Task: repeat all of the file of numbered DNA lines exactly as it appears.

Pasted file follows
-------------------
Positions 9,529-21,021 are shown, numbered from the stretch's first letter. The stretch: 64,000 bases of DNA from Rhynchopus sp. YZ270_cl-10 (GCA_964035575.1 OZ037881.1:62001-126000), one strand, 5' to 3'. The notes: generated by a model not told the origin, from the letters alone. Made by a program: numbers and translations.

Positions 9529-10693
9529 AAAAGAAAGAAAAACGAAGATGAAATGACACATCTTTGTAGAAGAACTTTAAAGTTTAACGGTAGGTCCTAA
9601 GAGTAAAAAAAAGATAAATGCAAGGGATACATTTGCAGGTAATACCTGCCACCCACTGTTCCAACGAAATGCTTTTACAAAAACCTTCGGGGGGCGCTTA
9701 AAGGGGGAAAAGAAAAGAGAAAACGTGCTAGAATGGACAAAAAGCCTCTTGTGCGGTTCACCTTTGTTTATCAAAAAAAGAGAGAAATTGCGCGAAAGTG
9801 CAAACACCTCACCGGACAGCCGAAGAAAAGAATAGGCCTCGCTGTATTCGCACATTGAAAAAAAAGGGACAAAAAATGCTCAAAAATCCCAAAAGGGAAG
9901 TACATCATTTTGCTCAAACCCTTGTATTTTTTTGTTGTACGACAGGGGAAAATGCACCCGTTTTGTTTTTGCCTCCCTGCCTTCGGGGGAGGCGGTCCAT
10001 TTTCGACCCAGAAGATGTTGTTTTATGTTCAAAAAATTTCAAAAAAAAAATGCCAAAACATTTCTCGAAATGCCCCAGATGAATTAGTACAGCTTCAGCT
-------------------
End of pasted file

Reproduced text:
Positions 9,529-21,021 are shown, numbered from the stretch's first letter. The stretch: 64,000 bases of DNA from Rhynchopus sp. YZ270_cl-10 (GCA_964035575.1 OZ037881.1:62001-126000), one strand, 5' to 3'. The notes: generated by a model not told the origin, from the letters alone. Made by a program: numbers and translations.

Positions 9529-10693
9529 AAAAGAAAGAAAAACGAAGATGAAATGACACATCTTTGTAGAAGAACTTTAAAGTTTAACGGTAGGTCCTAA
9601 GAGTAAAAAAAAGATAAATGCAAGGGATACATTTGCAGGTAATACCTGCCACCCACTGTTCCAACGAAATGCTTTTACAAAAACCTTCGGGGGGCGCTTA
9701 AAGGGGGAAAAGAAAAGAGAAAACGTGCTAGAATGGACAAAAAGCCTCTTGTGCGGTTCACCTTTGTTTATCAAAAAAAGAGAGAAATTGCGCGAAAGTG
9801 CAAACACCTCACCGGACAGCCGAAGAAAAGAATAGGCCTCGCTGTATTCGCACATTGAAAAAAAAGGGACAAAAAATGCTCAAAAATCCCAAAAGGGAAG
9901 TACATCATTTTGCTCAAACCCTTGTATTTTTTTGTTGTACGACAGGGGAAAATGCACCCGTTTTGTTTTTGCCTCCCTGCCTTCGGGGGAGGCGGTCCAT
10001 TTTCGACCCAGAAGATGTTGTTTTATGTTCAAAAAATTTCAAAAAAAAAATGCCAAAACATTTCTCGAAATGCCCCAGATGAATTAGTACAGCTTCAGCT